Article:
After meetings with the North Atlantic Treaty Organization (NATO), the United States, Russia and Iran, the Recep Tayyip Erdoğan dictatorship in Turkey failed to get international support for its planned new invasion of Kurdish-liberated North and East Syria (Rojava), according to Syrian Democratic Forces (SDF) Commander-in-Chief Mazloum Abdi.
Frustrated by its inability to get support for an invasion, Turkey has escalated its killer drone attacks and shelling of border cities and towns in Rojava (including Kobane), sparking renewed calls for the United Nations to impose a no-fly zone over Rojava. These attacks were described by ultra-nationalist Turkish media as a prelude to a full-scale invasion, but they appear to have backfired.
The Erdoğan regime broached the possibility of mending ties with Syria’s Bashar al-Assad regime on August 15. Erdoğan’s Justice and Development Party (AKP) deputy chair Hayati Yazıcı said that “relations with Damascus may become direct, and see an increase in level,” according to Turkish newspaper Dünya.
There were also reports that the Erdoğan and Assad regimes had secretly restored communication links between their intelligence services.
But Erdoğan’s overture to Assad was met with angry protests from opposing sides in the ongoing Syrian civil war. Demonstrations took place in areas of Syria controlled by Turkish-backed rebel militias. According to a North Press Agency report, the Assad regime’s parliament condemned Turkey’s attacks on northern Syria and Erdoğan’s plan to occupy a 30km-deep zone along the Turkey-Syria border.
“The Turkish regime aims, through this occupation, to revive the illusion of the safe zone, and to cause a new wave of displacement of the region’s residents,” said a statement by the Damascus-based People’s Assembly of Syria. “It also seeks to bring about demographic change in the region, and to create a new reality that threatens regional and international peace and security…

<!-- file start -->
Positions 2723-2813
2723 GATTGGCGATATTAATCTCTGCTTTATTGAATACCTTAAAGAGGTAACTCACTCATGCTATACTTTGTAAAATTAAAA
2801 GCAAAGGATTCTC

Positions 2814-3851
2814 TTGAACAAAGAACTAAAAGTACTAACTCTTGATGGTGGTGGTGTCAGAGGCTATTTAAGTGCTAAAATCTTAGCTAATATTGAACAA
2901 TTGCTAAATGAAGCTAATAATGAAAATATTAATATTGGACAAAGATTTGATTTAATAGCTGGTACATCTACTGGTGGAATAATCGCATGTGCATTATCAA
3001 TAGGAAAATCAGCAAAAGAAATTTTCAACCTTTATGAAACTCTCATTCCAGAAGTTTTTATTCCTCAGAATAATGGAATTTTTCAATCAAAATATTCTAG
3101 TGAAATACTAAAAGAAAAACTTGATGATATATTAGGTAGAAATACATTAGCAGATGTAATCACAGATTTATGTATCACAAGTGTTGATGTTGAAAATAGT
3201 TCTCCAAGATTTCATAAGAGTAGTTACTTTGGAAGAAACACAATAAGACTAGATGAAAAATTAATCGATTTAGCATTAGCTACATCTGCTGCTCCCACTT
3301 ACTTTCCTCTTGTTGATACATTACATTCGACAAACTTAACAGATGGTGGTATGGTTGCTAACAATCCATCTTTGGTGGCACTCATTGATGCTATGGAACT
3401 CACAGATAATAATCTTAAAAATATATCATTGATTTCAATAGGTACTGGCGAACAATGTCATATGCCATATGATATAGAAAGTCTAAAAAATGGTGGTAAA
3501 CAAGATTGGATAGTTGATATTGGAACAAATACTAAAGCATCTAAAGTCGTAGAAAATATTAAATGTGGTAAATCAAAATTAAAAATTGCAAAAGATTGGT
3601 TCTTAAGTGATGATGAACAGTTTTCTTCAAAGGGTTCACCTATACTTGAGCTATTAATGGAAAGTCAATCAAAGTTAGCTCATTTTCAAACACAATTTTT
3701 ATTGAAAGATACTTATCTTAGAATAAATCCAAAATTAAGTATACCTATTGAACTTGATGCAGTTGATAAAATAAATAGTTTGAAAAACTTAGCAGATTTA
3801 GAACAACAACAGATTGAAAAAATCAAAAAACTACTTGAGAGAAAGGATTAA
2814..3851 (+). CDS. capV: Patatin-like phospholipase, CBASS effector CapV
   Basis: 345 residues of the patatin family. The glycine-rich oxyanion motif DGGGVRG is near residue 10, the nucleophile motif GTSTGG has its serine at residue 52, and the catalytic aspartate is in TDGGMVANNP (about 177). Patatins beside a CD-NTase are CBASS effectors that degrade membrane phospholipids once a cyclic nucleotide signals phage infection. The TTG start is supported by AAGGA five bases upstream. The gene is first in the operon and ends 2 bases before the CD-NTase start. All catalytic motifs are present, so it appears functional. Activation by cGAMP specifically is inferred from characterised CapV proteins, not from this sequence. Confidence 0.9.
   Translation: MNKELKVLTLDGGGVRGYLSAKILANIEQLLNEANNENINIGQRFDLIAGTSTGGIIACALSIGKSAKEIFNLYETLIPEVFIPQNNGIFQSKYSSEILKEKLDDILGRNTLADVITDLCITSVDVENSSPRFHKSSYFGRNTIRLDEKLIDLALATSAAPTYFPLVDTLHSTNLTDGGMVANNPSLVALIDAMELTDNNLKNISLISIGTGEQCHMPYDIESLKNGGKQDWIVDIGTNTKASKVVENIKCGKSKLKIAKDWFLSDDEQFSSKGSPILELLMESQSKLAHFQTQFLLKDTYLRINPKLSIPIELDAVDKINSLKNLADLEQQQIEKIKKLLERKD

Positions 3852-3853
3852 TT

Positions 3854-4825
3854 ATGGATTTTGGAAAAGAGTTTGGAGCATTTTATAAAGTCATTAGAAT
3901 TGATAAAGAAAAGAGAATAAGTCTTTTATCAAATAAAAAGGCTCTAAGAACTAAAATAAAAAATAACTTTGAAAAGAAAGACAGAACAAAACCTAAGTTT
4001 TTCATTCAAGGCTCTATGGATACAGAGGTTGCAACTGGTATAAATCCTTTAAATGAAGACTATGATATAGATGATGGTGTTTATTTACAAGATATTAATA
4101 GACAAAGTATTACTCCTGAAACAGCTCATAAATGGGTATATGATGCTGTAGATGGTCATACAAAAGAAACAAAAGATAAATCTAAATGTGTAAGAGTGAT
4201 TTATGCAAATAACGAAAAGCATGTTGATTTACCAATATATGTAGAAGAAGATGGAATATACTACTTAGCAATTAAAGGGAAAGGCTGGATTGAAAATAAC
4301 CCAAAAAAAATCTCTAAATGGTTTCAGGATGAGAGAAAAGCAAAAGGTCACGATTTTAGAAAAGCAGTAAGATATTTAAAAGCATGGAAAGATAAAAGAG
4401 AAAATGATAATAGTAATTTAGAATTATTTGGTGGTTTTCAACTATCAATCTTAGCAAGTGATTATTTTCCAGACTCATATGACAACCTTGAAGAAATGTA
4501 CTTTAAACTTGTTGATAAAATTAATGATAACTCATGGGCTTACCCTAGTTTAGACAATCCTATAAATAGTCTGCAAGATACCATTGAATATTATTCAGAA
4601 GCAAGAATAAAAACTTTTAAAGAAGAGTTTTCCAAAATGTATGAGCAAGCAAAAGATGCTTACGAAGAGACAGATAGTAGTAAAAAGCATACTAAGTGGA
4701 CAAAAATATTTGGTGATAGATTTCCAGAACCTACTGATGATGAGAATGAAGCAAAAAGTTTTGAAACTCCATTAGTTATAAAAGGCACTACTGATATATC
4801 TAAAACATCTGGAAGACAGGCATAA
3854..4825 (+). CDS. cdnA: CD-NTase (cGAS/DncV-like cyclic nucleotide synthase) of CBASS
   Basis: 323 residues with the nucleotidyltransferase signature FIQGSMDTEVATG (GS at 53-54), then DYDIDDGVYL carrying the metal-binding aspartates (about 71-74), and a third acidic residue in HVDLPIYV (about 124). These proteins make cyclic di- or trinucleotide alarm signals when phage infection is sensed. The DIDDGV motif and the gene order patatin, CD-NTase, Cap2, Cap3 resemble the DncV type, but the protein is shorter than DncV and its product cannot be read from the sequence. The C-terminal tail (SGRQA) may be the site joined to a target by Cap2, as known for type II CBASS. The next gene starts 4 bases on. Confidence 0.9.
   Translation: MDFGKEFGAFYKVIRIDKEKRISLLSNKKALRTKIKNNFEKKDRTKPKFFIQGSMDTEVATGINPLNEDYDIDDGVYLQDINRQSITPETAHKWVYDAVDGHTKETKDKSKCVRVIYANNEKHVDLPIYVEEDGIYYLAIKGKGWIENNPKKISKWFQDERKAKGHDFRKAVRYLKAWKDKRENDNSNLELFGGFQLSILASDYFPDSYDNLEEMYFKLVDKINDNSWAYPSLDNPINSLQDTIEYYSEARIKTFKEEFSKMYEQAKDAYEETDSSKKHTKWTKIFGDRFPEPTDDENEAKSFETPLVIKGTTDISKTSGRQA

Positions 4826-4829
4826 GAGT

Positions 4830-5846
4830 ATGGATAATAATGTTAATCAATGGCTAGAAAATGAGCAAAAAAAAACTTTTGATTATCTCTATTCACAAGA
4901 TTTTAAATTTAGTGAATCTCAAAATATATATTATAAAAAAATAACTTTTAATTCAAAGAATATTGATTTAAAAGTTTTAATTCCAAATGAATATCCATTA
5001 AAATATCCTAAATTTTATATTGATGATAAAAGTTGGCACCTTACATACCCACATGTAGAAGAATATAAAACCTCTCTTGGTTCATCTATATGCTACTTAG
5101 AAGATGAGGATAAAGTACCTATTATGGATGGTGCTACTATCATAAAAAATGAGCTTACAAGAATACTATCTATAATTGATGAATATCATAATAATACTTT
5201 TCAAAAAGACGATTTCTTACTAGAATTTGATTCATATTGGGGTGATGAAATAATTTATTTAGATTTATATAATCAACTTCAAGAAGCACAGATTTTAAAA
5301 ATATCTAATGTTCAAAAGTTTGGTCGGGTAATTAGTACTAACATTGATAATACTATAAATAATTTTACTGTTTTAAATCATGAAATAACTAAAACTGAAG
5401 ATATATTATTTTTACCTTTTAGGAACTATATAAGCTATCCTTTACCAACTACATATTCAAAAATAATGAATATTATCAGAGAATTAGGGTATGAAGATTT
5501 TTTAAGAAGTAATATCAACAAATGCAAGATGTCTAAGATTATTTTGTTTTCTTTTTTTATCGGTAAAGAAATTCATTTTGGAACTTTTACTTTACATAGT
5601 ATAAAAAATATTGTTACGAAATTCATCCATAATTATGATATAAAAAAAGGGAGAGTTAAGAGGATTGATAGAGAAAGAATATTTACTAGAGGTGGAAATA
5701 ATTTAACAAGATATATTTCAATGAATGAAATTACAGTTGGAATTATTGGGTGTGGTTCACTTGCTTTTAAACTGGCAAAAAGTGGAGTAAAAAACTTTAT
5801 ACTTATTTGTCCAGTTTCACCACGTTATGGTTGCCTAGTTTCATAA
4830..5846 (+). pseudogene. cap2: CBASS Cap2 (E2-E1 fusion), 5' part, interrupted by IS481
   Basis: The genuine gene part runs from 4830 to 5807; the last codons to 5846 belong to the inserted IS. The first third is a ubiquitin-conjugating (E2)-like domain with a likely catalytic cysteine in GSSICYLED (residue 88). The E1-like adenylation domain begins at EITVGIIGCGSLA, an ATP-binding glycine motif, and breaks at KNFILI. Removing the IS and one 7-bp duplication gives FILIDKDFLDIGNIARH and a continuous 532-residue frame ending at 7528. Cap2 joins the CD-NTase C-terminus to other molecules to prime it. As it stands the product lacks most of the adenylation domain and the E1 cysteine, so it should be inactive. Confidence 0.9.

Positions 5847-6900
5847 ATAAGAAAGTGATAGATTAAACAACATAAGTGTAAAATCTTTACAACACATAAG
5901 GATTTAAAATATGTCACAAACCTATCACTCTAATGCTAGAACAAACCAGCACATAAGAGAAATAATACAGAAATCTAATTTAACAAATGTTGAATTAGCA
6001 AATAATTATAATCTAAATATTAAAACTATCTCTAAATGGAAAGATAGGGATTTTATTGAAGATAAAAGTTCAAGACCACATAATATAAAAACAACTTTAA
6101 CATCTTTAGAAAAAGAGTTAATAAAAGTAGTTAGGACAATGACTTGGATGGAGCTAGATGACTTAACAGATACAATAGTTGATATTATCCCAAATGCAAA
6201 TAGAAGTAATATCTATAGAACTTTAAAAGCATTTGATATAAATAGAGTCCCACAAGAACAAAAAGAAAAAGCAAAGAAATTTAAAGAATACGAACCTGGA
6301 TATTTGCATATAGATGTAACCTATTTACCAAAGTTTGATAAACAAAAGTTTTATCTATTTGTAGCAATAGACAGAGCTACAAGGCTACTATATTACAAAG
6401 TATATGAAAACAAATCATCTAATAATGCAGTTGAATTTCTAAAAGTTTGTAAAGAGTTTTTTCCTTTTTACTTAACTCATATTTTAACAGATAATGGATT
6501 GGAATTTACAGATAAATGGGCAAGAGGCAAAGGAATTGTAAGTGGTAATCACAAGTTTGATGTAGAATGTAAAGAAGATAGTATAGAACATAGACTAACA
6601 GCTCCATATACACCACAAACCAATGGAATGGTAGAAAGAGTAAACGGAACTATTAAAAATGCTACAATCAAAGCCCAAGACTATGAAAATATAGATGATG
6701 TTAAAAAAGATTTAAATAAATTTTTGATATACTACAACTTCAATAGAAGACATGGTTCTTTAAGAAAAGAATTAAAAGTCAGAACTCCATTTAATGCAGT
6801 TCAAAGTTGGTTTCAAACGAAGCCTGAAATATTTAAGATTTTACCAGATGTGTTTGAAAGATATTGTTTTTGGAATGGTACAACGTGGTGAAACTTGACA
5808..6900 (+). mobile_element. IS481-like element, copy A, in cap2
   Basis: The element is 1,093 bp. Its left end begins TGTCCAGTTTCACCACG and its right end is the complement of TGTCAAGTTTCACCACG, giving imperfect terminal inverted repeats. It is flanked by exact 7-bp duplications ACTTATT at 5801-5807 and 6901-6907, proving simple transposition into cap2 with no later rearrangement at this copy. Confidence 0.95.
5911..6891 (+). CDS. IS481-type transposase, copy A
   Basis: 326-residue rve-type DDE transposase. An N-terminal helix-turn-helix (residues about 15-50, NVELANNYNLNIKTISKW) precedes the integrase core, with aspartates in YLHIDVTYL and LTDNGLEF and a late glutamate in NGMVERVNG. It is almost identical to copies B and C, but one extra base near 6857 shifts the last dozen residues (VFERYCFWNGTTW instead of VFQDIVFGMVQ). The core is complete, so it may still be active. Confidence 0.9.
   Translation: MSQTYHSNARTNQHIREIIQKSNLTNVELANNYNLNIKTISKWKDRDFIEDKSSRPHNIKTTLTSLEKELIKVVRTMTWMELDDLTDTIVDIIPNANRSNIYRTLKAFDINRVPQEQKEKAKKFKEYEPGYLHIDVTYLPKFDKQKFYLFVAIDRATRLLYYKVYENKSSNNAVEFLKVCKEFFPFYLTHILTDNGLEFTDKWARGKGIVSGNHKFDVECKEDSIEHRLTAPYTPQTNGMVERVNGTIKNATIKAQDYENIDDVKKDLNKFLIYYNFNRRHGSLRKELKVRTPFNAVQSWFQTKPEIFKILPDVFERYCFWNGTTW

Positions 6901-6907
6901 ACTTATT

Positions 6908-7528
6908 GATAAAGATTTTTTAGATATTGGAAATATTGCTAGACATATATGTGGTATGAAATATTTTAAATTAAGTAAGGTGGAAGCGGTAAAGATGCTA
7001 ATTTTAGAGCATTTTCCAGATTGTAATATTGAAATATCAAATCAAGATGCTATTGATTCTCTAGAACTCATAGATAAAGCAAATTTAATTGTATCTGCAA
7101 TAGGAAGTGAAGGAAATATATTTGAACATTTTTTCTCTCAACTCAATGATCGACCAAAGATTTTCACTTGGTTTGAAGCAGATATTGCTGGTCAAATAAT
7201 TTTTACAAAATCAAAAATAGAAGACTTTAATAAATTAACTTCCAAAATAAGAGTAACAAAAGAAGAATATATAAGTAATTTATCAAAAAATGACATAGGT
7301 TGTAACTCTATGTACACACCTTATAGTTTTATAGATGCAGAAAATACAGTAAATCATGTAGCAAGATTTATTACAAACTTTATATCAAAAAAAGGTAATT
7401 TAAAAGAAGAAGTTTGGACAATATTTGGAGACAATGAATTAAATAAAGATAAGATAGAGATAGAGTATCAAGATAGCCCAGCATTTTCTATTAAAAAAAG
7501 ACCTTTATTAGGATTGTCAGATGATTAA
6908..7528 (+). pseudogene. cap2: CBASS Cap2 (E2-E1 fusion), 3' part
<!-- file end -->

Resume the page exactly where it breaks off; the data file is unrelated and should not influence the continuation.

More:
“Known to everyone [is] the malicious Turkish policy to achieve despicable goals and gains. The regional and international attitudes confirm the non-legitimisation of this occupation military intervention in Syria. There is an international consensus on rejecting the so-called safe zone.”
Erdoğan has sought to use the war in Ukraine to pressure NATO and Russia into supporting his plan to invade Rojava. He did so explicitly at the NATO Madrid summit, in negotiations to allow wheat exports to leave Ukrainian ports and supply the Ukrainian government with Turkish-manufactured Bayraktar TB2 killer drones.
These are the same killer drones that are being used to assassinate Kurdish freedom fighters in Rojava and Bashur (South Kurdistan) in northern Iraq.
According to David Pollock from the Washington Institute for Near East Policy — a US-based think tank that strongly supports Israel — the US has the means to stop the killer drone attacks on Rojava, but chooses not to do so.
Erdoğan visited Ukraine for the first time on August 18 to meet with President Volodymyr Zelenskyy and U.N. Secretary-General Antonio Guterres.